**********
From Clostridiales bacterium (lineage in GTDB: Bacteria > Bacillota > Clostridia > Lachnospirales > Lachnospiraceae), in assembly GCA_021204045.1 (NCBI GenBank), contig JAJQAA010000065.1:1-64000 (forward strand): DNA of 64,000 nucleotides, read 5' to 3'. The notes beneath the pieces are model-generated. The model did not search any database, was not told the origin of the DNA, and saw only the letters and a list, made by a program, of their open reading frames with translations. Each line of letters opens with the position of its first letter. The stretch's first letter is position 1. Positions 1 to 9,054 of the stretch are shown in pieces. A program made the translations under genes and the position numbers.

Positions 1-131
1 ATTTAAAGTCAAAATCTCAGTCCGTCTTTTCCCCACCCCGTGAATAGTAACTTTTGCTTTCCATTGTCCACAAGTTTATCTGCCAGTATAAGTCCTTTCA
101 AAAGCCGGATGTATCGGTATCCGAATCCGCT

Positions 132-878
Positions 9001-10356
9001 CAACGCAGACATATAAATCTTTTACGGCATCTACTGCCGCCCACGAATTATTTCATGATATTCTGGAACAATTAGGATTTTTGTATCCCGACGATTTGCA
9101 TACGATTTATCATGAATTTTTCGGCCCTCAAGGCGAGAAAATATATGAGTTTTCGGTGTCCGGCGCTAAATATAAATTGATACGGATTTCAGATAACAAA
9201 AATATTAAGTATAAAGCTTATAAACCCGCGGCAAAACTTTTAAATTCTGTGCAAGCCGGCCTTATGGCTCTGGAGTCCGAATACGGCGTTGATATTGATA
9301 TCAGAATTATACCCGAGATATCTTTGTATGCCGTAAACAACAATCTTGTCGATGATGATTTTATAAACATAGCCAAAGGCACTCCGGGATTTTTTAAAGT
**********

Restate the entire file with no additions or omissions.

From Clostridiales bacterium (lineage in GTDB: Bacteria > Bacillota > Clostridia > Lachnospirales > Lachnospiraceae), in assembly GCA_021204045.1 (NCBI GenBank), contig JAJQAA010000065.1:1-64000 (forward strand): DNA of 64,000 nucleotides, read 5' to 3'. The notes beneath the pieces are model-generated. The model did not search any database, was not told the origin of the DNA, and saw only the letters and a list, made by a program, of their open reading frames with translations. Each line of letters opens with the position of its first letter. The stretch's first letter is position 1. Positions 1 to 9,054 of the stretch are shown in pieces. A program made the translations under genes and the position numbers.

Positions 1-131
1 ATTTAAAGTCAAAATCTCAGTCCGTCTTTTCCCCACCCCGTGAATAGTAACTTTTGCTTTCCATTGTCCACAAGTTTATCTGCCAGTATAAGTCCTTTCA
101 AAAGCCGGATGTATCGGTATCCGAATCCGCT

Positions 132-878
Positions 9001-10356
9001 CAACGCAGACATATAAATCTTTTACGGCATCTACTGCCGCCCACGAATTATTTCATGATATTCTGGAACAATTAGGATTTTTGTATCCCGACGATTTGCA
9101 TACGATTTATCATGAATTTTTCGGCCCTCAAGGCGAGAAAATATATGAGTTTTCGGTGTCCGGCGCTAAATATAAATTGATACGGATTTCAGATAACAAA
9201 AATATTAAGTATAAAGCTTATAAACCCGCGGCAAAACTTTTAAATTCTGTGCAAGCCGGCCTTATGGCTCTGGAGTCCGAATACGGCGTTGATATTGATA
9301 TCAGAATTATACCCGAGATATCTTTGTATGCCGTAAACAACAATCTTGTCGATGATGATTTTATAAACATAGCCAAAGGCACTCCGGGATTTTTTAAAGT